Archaeological finds and old photos of Nanwalek

Courtesy of the Toby Tyler historical photograph collection – PM 2001-014-0006 – Pratt Museum Photo Archives.  For reproduction, questions, and permission outside of Fair Use please contact the Pratt Museum.

Courtesy of the Toby Tyler historical photograph collection – PM 2001-014-0006 – Pratt Museum Photo Archives. For reproduction, questions, and permission outside of Fair Use please contact the Pratt Museum.

According to the Pratt Museum’s catalog this aerial photo of Nanwalek (PM 2001-014-0006) was taken sometimes between 1956 and 1974. The old church is clearly visible on the hillside with one of the small paths leading to it. I was surprised to see how much of the bluff was still intact. Wondering if this photo was taken closer to the 50s or the 70s?

 

 

 

PM 2003-046-0082 Nanwalek village scene

Courtesy of the Jan Aphelin historical photograph collection – PM 2003-046-0082 – Pratt Museum Photo Archives. For reproduction, questions, and permission outside of Fair Use please contact the Pratt Museum.

This village scene in Nanwalek (PM 2003-046-0082) is from 1982. It was taken as part of the Housing and Urban Development Project for the North Pacific Rim before the houses and apartments were built. I thought this was the road that passes by the Eagle building and the store, but I am not sure if this is correct. What are the buildings/homes and are there any still standing?

 

 

 

PM 1976-019-0001 Medallion

Courtesy of the Pratt Museum Photo Archives – PM 1976-019-0001. Donated by Sarjus Kvasnikoff. For reproduction, questions, and permission outside of Fair Use please contact the Pratt Museum.

The photo of this medallion (PM 1976-019-0001) might seem familiar to some of you. It was donated to the museum by Sarjus Kvasnikoff in the 1970s, who had found it in his garden in Nanwalek. The museum record does not say where the garden was, but I thought most gardens were down on the airport. It would make sense if this medallion came from airport, as it is Russian in origin. So finding it in the vicinity of where the fort must have stood seems plausible. The museum catalog had it identified as French, due to the fleur-de-lis symbol and the closed crown, but with some hours of internet research from Dave we figured out it was Russian. It is probably a badge that lower ranking officials wore on their chests. It is a thin copper plate embossed with the design measuring about 2 and ¾ inches in diameter.

 

PM 1993-163-0663 Ivory Object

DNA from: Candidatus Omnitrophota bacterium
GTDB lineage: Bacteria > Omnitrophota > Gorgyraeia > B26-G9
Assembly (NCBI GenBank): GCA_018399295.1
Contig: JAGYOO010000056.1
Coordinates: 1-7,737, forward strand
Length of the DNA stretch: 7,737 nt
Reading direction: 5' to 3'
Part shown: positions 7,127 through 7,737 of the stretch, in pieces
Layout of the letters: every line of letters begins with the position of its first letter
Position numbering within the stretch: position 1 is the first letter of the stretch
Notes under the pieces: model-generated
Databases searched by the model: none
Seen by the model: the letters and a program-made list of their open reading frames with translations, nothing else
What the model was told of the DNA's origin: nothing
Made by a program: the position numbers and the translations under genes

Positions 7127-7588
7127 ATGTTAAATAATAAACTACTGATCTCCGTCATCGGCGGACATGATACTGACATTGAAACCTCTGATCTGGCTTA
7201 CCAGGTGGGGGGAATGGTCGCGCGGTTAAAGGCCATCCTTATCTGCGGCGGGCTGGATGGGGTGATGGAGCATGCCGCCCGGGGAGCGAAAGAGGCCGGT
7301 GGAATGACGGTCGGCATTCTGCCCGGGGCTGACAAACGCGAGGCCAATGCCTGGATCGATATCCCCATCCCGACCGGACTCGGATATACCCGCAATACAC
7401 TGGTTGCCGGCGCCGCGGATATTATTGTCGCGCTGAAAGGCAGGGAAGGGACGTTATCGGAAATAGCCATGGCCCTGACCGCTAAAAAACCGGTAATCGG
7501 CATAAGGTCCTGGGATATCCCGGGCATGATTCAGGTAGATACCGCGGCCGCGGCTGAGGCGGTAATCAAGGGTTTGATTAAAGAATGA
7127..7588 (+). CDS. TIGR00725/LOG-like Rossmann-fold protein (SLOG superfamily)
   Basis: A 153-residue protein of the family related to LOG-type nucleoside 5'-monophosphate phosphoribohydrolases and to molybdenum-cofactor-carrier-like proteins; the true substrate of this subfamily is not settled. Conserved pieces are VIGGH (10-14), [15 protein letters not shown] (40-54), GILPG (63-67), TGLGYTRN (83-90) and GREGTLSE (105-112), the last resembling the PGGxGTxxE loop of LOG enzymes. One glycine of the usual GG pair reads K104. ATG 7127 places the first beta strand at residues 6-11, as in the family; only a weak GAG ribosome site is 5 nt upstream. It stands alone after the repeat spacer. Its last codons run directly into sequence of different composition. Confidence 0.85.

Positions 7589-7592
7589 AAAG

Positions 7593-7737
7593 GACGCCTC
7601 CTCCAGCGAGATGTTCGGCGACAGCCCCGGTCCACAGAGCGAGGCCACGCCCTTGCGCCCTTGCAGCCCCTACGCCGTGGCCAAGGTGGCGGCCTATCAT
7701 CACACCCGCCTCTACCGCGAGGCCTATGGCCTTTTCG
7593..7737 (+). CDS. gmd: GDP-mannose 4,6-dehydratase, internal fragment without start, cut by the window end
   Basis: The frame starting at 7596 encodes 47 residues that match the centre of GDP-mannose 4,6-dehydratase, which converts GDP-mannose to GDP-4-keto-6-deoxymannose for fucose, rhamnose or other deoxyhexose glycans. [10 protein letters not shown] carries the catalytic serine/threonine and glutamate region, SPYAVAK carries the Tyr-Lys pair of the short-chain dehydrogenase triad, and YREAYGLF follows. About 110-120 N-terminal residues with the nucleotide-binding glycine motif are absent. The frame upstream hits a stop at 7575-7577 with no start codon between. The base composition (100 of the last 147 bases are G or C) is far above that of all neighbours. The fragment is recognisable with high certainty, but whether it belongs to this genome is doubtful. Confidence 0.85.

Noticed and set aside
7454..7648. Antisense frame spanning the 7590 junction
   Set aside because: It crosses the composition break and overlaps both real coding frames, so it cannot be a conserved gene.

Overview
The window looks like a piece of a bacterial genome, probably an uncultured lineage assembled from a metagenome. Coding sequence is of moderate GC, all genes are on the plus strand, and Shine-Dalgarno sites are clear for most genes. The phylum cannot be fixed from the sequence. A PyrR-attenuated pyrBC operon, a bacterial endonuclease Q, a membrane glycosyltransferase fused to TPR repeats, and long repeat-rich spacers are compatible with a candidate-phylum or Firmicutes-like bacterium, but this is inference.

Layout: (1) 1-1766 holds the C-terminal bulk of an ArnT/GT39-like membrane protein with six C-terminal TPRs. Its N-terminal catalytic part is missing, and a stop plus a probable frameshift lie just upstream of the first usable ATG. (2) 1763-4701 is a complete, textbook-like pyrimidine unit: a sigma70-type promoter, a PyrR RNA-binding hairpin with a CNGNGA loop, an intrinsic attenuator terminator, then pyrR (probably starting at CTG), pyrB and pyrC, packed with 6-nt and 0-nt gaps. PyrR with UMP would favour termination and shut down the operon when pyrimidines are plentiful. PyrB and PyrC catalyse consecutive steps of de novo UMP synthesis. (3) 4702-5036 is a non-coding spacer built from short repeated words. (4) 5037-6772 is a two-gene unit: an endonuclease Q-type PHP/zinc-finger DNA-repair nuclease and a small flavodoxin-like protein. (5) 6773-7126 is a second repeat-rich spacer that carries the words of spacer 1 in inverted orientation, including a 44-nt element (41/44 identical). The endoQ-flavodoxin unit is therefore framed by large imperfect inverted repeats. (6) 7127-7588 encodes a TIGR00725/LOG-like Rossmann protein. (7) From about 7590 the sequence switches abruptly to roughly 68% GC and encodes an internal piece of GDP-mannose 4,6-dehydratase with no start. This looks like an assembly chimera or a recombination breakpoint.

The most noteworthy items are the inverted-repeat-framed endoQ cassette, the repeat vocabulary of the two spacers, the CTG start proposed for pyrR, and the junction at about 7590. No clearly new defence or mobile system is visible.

Courtesy of the Pratt Museum Photo Archives – PM 1993-163-0663 (SEL 010-87-142). For reproduction, questions, and permission outside of Fair Use please contact the Pratt Museum.

The last item on the list (PM 1993-163-0663) is somewhat of a mystery. It came to the Pratt Museum as part of an excavation in the Kachemak Bay area. It is a carved ivory object from the Kachemak Tradition (so it is approximately 3000 – 1400 years old) that is less than an inch long. The way the photo is was taken makes it difficult to see the entirety the item, but the round, wheel like shape has that thin, horn-like shape carved out of it on both sides. It almost looks like as if would fit into another piece that was carved to go with it. It is done in great detail and has a smooth surface. Any ideas what it could have been for?

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7 Responses to Archaeological finds and old photos of Nanwalek

  1. Liz Villarreal says:

    Regarding the aerial photo, I remember Toby telling me about his photos like this with notes he had from his trips across the bay when I worked with coastal studies 11 + yrs ago. Might he still have those notes? Also, I think tom kizzia has extensive notes about visiting nanwalek during the noted time period that helped him write essays, some of which were included in ‘wake of the unseen object’ & ADN. Knowing his vivid attention to painting stories with words, surely he would have a description of flying in that may help shed some light. Of course I look forward to hearing nanwalek residents can explain the details & what everything is! 🙂

    To my eye, this object looks an awful lot like a labret! A piercing still common today, you can find similar pieces made from smoothed bone in piercing shops around the world.

    • Thank you for this information Liz – I will look into it! I thought about the labret theory, but the problem is it has the pointed protrusion on both sides, which would make it very difficult to wear it as a labret. The other thing I was thinking about it is perhaps part of a drill?

  2. Perry Eaton says:

    The little plug is to patch a hole in a gut raincoat or kayak skirt. You place the plug in the hole and tie the edges with sinew into the grove. There are sample of thse in the Russian Ethnology collection in St Petersburg

  3. Shelee Chamberlain says:

    The plug first reminded me of a labret.

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